4 Cybersecurity Tips for Virtual Events

For most people, the past several months have included a combination of operating remotely and social distancing to flatten the curve due to the global pandemic. In particular, event professionals have seen events be cancelled, postponed, and shifted to a virtual format to stabilize the industry and keep participants safe while virus transmission remains a risk.

Ramona Jean, August 19, 2020

Cyber criminals and other malicious individuals have also picked up on the popularity of virtual events and have begun to exploit them as a method to breach the security of event participants. In fact, the FBI reported that cybercrime reports have almost quadrupled since the start of the COVID-19 pandemic. 

For this reason, it’s important to be aware of these risks and consider the cybersecurity measures you’re taking when organizing virtual events. 


Here are four tips to keep in mind as you organize your upcoming virtual events: 

Communicate cyber safety best practices prior to the event

Studies have found that approximately 90% of data breaches occur due to human error, so it’s important to communicate cyber safety best practices to the event’s hosts and attendees well in advance of the event. This helps to ensure everyone has an adequate amount of time to look into their security practices and make any necessary adjustments before the event occurs.

One of the best ways to communicate best practices is through a brief, but informative email that will educate the readers and also encourage them to incorporate these measures. 

One important precaution to include is to use a private WiFi network, rather than a public one. Public WiFi networks, which don’t require a password to utilize them, make it easier for hackers to position themselves between the user and the access point. A private WiFi network adds an additional security layer that makes it more difficult for hackers to enter. 

It’s also important to encourage participants to download and be up to date on antivirus software and/or firewalls. Antivirus software is a program or set of programs that are designed to prevent, search for, detect, and remove software viruses and other malicious software. Firewalls can help protect a user’s network by filtering traffic and blocking outsiders from gaining unauthorized access to the private data on their computers.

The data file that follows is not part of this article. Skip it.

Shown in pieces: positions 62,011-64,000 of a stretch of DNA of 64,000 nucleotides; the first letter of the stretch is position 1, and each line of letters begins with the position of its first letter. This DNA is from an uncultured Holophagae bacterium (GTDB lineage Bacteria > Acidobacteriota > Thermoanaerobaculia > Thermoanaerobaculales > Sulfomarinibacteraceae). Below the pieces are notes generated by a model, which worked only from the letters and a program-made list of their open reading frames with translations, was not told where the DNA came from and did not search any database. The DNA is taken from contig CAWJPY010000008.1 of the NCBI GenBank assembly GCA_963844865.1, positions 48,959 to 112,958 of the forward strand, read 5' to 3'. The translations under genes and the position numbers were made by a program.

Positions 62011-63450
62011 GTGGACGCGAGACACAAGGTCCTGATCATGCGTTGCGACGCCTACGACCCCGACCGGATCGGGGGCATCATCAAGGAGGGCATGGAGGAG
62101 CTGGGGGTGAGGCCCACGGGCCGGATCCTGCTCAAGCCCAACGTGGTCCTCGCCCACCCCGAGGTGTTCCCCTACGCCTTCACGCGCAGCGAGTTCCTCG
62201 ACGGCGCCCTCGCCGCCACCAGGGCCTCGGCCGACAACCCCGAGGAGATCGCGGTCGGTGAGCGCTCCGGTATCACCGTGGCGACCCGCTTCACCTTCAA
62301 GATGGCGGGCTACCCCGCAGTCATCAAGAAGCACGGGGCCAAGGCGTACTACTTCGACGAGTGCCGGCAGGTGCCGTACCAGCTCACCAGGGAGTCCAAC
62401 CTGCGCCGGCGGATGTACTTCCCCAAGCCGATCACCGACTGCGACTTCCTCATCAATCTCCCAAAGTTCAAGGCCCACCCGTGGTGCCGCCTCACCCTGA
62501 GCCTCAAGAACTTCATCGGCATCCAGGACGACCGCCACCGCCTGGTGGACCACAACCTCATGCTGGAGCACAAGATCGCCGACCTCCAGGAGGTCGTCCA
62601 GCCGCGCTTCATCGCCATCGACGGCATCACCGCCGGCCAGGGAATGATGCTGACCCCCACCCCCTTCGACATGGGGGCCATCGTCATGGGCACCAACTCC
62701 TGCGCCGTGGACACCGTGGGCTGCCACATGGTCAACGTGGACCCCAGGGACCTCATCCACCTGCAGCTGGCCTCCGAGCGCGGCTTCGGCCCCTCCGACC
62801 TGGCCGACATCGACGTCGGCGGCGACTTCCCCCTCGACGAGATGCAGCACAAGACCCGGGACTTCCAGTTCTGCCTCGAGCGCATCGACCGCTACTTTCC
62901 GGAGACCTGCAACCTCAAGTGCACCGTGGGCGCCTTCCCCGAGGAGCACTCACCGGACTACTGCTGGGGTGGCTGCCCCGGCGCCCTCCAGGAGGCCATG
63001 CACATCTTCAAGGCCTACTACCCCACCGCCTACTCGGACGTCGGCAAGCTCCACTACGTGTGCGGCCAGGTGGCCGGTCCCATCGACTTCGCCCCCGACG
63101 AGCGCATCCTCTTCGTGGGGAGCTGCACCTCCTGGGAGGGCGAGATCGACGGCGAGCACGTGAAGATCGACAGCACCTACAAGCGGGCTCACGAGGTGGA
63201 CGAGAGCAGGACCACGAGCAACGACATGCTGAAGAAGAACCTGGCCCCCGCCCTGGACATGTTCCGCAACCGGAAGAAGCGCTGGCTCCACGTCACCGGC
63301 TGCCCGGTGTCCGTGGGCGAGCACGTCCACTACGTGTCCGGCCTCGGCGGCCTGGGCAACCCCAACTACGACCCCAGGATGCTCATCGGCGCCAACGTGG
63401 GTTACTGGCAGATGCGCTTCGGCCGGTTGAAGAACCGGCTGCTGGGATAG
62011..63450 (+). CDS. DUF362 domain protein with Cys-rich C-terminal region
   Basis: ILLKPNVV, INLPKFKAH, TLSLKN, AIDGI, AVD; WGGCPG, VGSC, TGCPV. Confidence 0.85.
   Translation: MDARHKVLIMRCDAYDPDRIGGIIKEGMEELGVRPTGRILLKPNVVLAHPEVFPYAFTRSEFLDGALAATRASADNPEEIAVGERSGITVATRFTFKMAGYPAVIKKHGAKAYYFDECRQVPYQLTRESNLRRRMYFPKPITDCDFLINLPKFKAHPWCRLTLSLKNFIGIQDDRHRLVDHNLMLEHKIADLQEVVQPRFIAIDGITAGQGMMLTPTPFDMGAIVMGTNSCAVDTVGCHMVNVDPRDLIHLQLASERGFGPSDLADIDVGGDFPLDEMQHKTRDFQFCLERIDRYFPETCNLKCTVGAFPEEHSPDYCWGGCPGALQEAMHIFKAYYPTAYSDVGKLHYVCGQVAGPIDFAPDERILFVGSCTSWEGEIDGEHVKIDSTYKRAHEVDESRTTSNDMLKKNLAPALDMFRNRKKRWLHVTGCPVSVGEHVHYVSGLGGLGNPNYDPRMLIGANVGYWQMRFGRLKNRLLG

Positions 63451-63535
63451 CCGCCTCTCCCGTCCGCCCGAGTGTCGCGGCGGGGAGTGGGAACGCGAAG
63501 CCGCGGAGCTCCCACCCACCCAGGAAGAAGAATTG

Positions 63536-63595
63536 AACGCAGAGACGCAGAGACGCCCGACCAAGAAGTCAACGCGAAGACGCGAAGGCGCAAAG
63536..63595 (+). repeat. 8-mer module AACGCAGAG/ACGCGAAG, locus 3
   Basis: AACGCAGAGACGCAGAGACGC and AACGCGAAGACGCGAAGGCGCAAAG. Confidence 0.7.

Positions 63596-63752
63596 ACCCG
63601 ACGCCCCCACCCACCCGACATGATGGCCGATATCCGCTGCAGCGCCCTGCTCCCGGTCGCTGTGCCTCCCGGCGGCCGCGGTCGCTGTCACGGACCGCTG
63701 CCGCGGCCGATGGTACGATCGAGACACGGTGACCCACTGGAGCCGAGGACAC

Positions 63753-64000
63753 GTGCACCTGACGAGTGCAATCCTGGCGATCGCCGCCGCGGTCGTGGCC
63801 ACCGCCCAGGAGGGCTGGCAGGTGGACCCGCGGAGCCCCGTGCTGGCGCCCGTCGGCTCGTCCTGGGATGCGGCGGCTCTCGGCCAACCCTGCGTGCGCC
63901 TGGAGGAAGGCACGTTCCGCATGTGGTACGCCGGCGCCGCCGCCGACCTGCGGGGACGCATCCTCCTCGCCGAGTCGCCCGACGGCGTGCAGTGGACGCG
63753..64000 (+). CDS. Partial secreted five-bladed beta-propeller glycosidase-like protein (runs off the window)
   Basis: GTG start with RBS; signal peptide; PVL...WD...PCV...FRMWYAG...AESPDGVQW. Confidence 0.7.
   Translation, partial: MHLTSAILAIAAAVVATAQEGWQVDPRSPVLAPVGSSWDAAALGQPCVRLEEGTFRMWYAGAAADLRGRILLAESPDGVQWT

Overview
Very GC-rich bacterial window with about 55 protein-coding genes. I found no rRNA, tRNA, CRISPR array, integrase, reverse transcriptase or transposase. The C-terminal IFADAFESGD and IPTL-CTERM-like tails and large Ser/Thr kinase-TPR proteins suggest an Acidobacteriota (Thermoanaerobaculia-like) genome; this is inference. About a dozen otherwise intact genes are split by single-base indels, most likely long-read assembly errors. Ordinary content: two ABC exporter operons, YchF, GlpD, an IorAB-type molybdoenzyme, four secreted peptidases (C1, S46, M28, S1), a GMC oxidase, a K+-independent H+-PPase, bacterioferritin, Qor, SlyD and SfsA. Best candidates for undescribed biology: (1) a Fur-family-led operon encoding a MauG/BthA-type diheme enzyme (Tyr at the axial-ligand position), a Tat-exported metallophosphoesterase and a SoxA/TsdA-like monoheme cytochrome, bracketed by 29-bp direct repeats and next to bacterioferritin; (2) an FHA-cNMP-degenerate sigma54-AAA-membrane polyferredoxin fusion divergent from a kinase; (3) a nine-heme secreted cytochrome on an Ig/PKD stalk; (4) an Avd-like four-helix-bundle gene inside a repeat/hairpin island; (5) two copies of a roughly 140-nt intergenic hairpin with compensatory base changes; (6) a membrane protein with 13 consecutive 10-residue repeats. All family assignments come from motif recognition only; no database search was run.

Ensure the organization has proper cybersecurity measures in place

Organizations that you’re coordinating with to host the event can also play an important role in cyber safety. This can be achieved a number of ways. For example, organizations should always be sure that the softwares and systems they use internally are updated. Deploying updates fixes security vulnerabilities through a “patch,” which is a small piece of software that improves systems, keeps them up to date, and fixes security vulnerabilities to keep hackers and malware at bay. When vulnerabilities go unpatched, or unresolved, businesses are left susceptible to cyber attacks or breaches.

Another way organizations can play a role in security is by ensuring that they have strong network security. In short, network security focuses on the protection, detection, and reaction as it relates to company security. This includes protecting and securing external network access, which can help secure devices regardless of location. This is especially important for virtual events, which likely have participants logging in from all over the country or even the globe. 

Network security methods include access control (where the administrator can block unauthorized users and devices from accessing your network), mobile device and wireless security, as well as data loss prevention. Organizations hosting the event should have a secure network solution in place, which will help to ensure event security on all fronts.

Regulate event access

One of the first rules of thumb for virtual events is knowing exactly who is participating. Just like you would for an in-person event, it’s important to understand how many people will be attending, who those people are, and also prevent the attendance of unwanted or out-of-place attendees. 

In your event planning, be sure to require registration for the event. Many Zoom users have experienced “Zoom bombing” in recent months, where random, unwarranted meeting attendees hijack calls to mess with or disrupt its participants. Regulating access to the event will help to mitigate this type of risk.

Whether you opt to utilize an electronic sign-up service, registration platform, or simply gather interest via email, making pre-registration necessary will help to control who is able to attend the event and will limit the chance of hijacked events. In addition, only share the online event link once an attendee is registered. Do not create public events and share the web link across social media channels, advertisements, or other publicity channels, as this can often encourage unsolicited and malicious participation.

Once the event has begun, lock the event at a specific and clearly-stated time to restrict unwarranted access—and be sure to do a quick scan through the participants currently in the meeting to make sure that only those who should be in the meeting are those who are present.

Monitor activity during the course of the event

Using the above tips should help to prevent any sort of safety concerns throughout the course of your virtual event, but regardless, virtual events will also require continuous monitoring throughout the course of the event to ensure safety has not been compromised. Be sure to keep an eye out for any suspicious, unwarranted, or just “out of place” activity.

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